“By doing nothing men learn to do evil things. It is easy slipping out of an idle life into an evil and wicked life. Yes, an idle life is of itself evil, for man was made to be active, not to be idle. Idleness is a mother-sin, a breeding-sin; it is the devil’s cushion – on which he sits; and the devil’s anvil – on which he frames very great and very many sins.” — Thomas Brooks
“It is not how you feel that determines how you act. It is how you act that determines how you feel.” — William James
“The devil visits idle men with his temptations. God visits industrious men with His favors.” — Matthew Henry
“God has hidden every precious thing in such a way that it is a reward to the diligent, a prize to the earnest, but a disappointment to the slothful soul. All nature is arrayed against the lounger and the idler. The nut is hidden in its thorny case; the pearl is buried beneath the ocean waves; the gold is imprisoned in the rocky bosom of the mountains; the gem is found only after you crush the rock which encloses it; the very soil gives its harvest as a reward to the laboring farmer. So truth and God must be earnestly sought.” — A.B. Simpson
“Be an uncommon Christian. Average Christian is ‘half way up between the valley and the peak…halfway where we used to be and where we ought to be.’ When we hear the call to take up the cross and follow toward the hills we begin to bargain with God like a huckster. What will it cost me in work? What will it cost me in money? What will it cost me in relationships? Is it safe? Is it convenient? Is it fun? Is it popular? – You’ll never be more than the common Christian until you give up your own interests and cease to defend yourself and put yourself in the hands of God and let Him alone. We want to help God out. No, no give yourself to God. Turn yourself over to God and say, ‘Father, I’m sick of being a common Christian. I’m sick of this mediocrity. I’m sick of being half-way up to where I want to be.’” — A.W. Tozer
“In order to succeed in prayer, it should be done when we first awaken, when our whole being is calm and recollected. We need to make our meditation before anything else.” — St. Peter Julian Eymard
“Awake, my soul, awake! show thy spirit, arouse thy senses, shake off the sluggishness of that deadly heaviness that is upon thee, begin to take care for thy salvation. Let the idleness of vain imaginations be put to flight, let go of sloth, hold fast to diligence. Be instant in holy meditations, cleave to the good things which are of God: leaving that which is temporal, give heed to that which is eternal. Now in this godly employment of thy mind, to what canst thou turn thy thoughts more wholesomely and profitably than to the sweet contemplations of thy Creator’s immeasurable benefits toward thee.” — St. Anselm of Canterbury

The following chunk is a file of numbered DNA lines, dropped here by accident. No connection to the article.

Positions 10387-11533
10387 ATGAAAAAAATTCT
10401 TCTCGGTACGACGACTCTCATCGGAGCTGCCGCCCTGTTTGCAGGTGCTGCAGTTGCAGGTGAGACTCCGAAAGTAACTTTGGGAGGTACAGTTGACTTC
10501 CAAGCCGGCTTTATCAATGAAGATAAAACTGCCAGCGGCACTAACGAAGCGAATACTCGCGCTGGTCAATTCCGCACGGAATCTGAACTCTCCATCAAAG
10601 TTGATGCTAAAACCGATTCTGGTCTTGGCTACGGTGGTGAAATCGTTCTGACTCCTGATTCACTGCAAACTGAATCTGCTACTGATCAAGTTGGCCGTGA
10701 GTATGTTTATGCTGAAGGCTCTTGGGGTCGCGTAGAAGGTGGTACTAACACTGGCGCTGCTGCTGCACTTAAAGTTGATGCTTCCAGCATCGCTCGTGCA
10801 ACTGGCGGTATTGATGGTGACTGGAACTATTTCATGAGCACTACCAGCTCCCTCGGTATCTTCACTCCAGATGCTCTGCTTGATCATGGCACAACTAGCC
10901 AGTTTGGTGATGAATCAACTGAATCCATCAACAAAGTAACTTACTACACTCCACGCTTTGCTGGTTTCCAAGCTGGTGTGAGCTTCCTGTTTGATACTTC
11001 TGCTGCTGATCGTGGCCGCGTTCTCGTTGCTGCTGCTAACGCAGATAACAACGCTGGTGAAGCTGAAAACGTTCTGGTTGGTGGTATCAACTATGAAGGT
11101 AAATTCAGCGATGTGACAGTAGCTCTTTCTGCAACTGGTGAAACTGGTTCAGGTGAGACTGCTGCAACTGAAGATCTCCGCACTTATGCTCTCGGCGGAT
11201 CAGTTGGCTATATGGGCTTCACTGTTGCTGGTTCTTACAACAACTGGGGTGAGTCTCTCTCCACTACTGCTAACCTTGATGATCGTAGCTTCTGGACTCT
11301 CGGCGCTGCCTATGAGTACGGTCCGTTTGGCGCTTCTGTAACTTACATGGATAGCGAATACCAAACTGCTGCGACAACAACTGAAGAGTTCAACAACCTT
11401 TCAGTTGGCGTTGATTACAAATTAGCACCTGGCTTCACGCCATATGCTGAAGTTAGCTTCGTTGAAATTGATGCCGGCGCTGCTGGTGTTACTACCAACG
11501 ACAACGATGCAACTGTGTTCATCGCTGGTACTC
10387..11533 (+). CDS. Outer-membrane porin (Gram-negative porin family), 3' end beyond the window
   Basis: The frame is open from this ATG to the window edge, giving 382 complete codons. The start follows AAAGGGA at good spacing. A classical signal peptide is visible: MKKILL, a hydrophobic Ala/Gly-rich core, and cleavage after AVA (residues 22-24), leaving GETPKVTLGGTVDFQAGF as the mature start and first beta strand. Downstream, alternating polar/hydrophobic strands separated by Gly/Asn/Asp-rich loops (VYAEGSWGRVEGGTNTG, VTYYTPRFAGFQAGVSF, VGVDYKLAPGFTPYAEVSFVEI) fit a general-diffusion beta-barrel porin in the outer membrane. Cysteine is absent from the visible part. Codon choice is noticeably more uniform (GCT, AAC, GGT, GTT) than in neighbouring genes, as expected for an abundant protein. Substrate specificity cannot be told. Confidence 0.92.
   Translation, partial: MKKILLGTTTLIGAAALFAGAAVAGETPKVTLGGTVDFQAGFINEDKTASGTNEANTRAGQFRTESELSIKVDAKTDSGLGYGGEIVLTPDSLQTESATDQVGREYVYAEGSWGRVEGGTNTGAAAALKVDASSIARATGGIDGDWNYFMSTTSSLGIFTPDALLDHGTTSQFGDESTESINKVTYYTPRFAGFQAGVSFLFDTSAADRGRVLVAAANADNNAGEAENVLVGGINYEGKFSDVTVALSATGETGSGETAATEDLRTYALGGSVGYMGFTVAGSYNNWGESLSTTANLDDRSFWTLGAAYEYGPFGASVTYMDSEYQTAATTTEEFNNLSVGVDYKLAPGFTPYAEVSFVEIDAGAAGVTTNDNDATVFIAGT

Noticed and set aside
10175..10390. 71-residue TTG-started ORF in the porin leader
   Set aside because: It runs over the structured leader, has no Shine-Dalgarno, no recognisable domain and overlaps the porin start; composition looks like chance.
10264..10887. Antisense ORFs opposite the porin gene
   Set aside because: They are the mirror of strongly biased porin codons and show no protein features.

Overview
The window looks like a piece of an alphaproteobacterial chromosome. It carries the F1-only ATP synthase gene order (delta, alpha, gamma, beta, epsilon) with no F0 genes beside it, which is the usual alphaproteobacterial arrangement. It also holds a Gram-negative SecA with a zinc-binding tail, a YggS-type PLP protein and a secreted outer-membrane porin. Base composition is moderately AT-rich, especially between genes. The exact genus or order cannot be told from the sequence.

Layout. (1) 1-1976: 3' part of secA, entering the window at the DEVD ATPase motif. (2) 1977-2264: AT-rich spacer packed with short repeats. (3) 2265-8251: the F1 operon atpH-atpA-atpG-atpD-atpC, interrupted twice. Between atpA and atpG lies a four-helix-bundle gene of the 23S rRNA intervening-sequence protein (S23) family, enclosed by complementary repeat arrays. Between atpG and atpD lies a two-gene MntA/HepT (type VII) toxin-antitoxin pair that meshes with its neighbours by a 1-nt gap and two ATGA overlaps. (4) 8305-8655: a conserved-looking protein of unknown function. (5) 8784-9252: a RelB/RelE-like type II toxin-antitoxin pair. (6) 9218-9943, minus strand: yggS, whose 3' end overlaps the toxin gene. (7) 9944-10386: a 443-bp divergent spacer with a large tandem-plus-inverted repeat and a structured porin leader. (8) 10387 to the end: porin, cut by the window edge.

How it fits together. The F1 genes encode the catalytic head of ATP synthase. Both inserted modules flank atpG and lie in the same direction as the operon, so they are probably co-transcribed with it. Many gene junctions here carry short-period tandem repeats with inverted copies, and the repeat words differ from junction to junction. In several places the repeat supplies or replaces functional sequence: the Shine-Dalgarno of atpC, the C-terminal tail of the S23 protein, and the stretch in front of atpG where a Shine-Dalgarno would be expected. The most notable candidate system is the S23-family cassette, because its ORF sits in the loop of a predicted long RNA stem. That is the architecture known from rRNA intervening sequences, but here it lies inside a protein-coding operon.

For your family, small group, or personal reflection.
STEP 1: Introduction
Example: "I'm going to play a short video on the topic of the vice of sloth. After the video, I have some questions to gather your thoughts and get the discussion started. We’ll then wrap up with a closing prayer."
STEP 2: Watch Video (or listen)
Watch (or listen to) the video of the teaching (cast to your TV via YouTube). If time allows, also read the teaching, related Scriptures, and related quotes.
STEP 3: Discussion / Reflection
- The vice of sloth is a disposition of laziness toward the pursuit of God and the good. Sloth is a sin manifested not just in idleness of the body, but sluggishness of the soul. What are some examples in your life where you struggle (or have struggled in the past) with sloth? (please explain)
- In what situations do you feel your inner voice of sloth mutter, “I don’t feel like it?” What can you do in those moments to silence the voice of sloth and bring rise to the voice of virtue urging, “How do I glorify God in it?”
- What can you do in your life to counter sloth and grow in the virtues of discipline and diligence (discipline to do what you should, when you should; diligence to do it how you should—no matter how you feel)? (remember: it’s not about how you feel, it’s about doing God’s will)
- What is an example from your life where sloth got the best of you (such as not giving your best effort, quitting something too soon, not taking an opportunity, etc.)? What lessons did you learn?
- Did any of the related Scriptures or quotes stand out to you (please elaborate)?
- Any other thoughts you’d like to share?
STEP 4: Wrap Up & Closing Prayer
Summarize and wrap up the discussion. Then, conclude with a sincere and humble prayer from the heart.